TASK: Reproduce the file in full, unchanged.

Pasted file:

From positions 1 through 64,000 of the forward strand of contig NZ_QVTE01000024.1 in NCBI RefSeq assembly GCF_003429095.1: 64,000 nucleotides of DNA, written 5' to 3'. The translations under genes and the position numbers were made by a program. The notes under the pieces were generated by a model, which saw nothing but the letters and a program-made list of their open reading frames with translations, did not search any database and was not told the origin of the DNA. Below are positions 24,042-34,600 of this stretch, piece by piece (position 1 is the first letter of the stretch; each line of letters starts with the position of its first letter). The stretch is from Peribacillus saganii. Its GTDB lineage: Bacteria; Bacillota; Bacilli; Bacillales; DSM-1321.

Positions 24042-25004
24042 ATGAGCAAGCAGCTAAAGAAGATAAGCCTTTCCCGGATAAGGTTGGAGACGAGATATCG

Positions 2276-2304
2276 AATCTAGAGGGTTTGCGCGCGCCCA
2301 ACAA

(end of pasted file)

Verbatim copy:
From positions 1 through 64,000 of the forward strand of contig NZ_QVTE01000024.1 in NCBI RefSeq assembly GCF_003429095.1: 64,000 nucleotides of DNA, written 5' to 3'. The translations under genes and the position numbers were made by a program. The notes under the pieces were generated by a model, which saw nothing but the letters and a program-made list of their open reading frames with translations, did not search any database and was not told the origin of the DNA. Below are positions 24,042-34,600 of this stretch, piece by piece (position 1 is the first letter of the stretch; each line of letters starts with the position of its first letter). The stretch is from Peribacillus saganii. Its GTDB lineage: Bacteria; Bacillota; Bacilli; Bacillales; DSM-1321.

Positions 24042-25004
24042 ATGAGCAAGCAGCTAAAGAAGATAAGCCTTTCCCGGATAAGGTTGGAGACGAGATATCG

Positions 2276-2304
2276 AATCTAGAGGGTTTGCGCGCGCCCA
2301 ACAA